The vital public interest of filming inside intensive care

The human cost of the coronavirus outbreak was graphically illustrated by reports on both BBC and ITV News last night.

BBC medical correspondent Fergus Walsh and ITV health correspondent Emily Morgan both reported from inside intensive care units in hospitals treating some of the sickest coronavirus patients.

On the day the Prime Minister was also transferred to intensive care, they made uncomfortable and compelling viewing.

Scrolling through Twitter as I watched the BBC 10 o’clock bulletin, I spotted this tweet by one of my post-graduate students, Hannah Woodward.

She had summed up an issue a lot of social media users had expressed; that the reporters were using vital resources that should have been reserved for patients.

In fact, as Fergus Walsh made clear, his team had donated personal protective equipment to the hospital. He also posted an explanation on Twitter.

But that reaction is something that journalists often face when reporting.

It is most often thought about as an ethical dilemma when reporting from warzones or on natural disasters.

If a journalist is taking up a place on a rescue helicopter sent to bring people out of danger, that means there will be one person left behind who can’t be rescued and may die as a result.

It is not a theoretical dilemma as this report by ITV’s John Irvine demonstrates.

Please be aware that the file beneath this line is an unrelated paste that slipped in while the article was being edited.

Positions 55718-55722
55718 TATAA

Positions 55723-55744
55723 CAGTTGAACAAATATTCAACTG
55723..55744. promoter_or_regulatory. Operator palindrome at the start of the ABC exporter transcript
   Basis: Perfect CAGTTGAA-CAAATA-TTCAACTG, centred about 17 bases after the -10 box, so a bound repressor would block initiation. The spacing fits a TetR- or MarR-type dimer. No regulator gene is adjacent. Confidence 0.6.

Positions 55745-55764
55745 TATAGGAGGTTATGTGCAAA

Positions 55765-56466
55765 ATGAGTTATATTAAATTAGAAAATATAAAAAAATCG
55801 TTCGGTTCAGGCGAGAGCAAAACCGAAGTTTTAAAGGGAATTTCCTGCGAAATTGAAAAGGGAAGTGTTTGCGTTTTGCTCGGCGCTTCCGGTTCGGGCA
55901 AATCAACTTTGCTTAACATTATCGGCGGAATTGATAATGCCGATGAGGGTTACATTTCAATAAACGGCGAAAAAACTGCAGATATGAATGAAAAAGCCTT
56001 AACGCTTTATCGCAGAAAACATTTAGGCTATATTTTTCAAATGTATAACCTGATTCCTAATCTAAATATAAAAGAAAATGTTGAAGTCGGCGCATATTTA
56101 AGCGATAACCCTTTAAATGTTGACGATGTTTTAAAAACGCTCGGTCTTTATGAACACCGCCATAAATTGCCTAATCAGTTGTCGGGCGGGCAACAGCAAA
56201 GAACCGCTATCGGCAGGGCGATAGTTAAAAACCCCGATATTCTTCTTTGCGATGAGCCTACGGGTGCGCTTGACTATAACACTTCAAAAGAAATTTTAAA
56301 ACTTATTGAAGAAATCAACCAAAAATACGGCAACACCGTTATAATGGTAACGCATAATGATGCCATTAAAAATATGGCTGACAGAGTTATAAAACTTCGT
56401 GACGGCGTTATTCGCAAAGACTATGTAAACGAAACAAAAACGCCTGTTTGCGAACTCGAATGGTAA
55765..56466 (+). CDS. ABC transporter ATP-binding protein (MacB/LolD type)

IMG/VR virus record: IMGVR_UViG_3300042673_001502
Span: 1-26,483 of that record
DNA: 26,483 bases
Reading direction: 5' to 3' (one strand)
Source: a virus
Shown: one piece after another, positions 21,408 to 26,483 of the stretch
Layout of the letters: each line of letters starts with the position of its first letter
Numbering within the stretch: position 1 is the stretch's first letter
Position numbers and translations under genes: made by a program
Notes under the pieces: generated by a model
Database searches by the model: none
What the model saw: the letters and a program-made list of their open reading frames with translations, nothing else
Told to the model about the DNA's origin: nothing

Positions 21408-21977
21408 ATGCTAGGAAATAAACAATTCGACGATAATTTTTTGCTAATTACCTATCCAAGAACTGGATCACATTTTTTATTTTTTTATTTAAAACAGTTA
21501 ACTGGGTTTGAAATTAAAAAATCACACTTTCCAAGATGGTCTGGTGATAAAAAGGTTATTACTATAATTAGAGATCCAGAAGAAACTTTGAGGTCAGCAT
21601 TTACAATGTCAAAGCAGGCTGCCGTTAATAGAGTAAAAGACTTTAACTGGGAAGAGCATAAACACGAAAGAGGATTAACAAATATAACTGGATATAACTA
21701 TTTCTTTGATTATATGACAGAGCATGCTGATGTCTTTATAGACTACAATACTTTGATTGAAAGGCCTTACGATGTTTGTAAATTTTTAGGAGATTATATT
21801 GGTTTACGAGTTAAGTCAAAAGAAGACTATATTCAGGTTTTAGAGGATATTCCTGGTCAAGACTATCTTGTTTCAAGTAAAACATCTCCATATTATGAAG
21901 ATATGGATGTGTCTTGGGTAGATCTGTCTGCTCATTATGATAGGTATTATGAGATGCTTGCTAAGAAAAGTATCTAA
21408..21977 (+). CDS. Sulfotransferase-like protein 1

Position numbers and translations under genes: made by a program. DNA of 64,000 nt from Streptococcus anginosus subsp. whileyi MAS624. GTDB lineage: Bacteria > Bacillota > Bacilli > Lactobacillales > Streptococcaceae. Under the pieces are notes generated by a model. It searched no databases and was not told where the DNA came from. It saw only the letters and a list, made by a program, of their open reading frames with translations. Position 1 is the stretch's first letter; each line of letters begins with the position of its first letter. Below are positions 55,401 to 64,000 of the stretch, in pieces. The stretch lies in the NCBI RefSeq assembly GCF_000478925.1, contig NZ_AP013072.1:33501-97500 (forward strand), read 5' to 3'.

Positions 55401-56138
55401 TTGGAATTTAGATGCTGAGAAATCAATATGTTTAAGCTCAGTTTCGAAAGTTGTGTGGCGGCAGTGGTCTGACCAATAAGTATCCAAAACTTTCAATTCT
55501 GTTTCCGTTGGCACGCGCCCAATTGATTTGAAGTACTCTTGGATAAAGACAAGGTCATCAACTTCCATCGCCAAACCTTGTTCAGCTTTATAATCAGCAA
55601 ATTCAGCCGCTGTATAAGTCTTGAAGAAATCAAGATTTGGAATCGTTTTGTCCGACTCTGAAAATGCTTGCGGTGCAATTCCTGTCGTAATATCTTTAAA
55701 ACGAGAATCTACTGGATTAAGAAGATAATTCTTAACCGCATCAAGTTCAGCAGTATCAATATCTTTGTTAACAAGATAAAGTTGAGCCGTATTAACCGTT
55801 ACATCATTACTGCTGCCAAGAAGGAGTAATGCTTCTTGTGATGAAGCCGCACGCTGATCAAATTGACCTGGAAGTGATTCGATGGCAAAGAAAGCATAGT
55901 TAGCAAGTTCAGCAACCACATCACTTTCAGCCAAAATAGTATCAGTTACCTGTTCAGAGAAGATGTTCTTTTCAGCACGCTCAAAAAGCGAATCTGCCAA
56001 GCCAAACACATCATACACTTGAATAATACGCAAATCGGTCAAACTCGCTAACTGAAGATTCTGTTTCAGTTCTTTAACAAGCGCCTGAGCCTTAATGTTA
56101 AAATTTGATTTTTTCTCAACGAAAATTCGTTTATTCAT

Why then do journalists continue to report in this way?

The fact is that the journalist’s duty is not to rescue an individual but to tell the public about the reasons why they need to be rescued.

Done well, the journalist’s reporting will help the public understand the impact of the crisis and put pressure on governments to resolve it. It will shine a light on the human cost of the crisis and the failures of policy that led to it.

It is a utilitarian position, the needs of the many outweigh the needs of the few. Perhaps the classic example is from the 1980s when Michael Buerk’s reporting on the Ethiopian famine led to Live Aid.

Reporters will have thought long and hard about filming inside an ICU. The people being treated there may be facing their final hours and filming is intrusive.

But it seems to me that it is vital that the public sees and understands how the sickest patients are being treated.

Watching those few minutes of television will have far more impact on viewers’ comprehension of the pressures the health service is under than any number of Downing Street news conferences.

And, maybe, will help ensure that, when this is all over, the NHS is ready for the next pandemic.

Behind the scenes at Al Jazeera

Here’s a video I made showing how the gallery team work during a live news programme with some colleagues in the London office of Al Jazeera English.

I’m using it as a teaching tool for multimedia journalism and media production under-graduates. They tend to find it quite hard to understand the dynamic between producer, director and presenter – and spend a lot of time shouting as a result.

I think this has turned out quite well and I’m sure it will be a useful teaching tool. If you’re interested in using it for teaching it’s available as part of the open education resources from the University of Northampton – drop me a line if you want more information.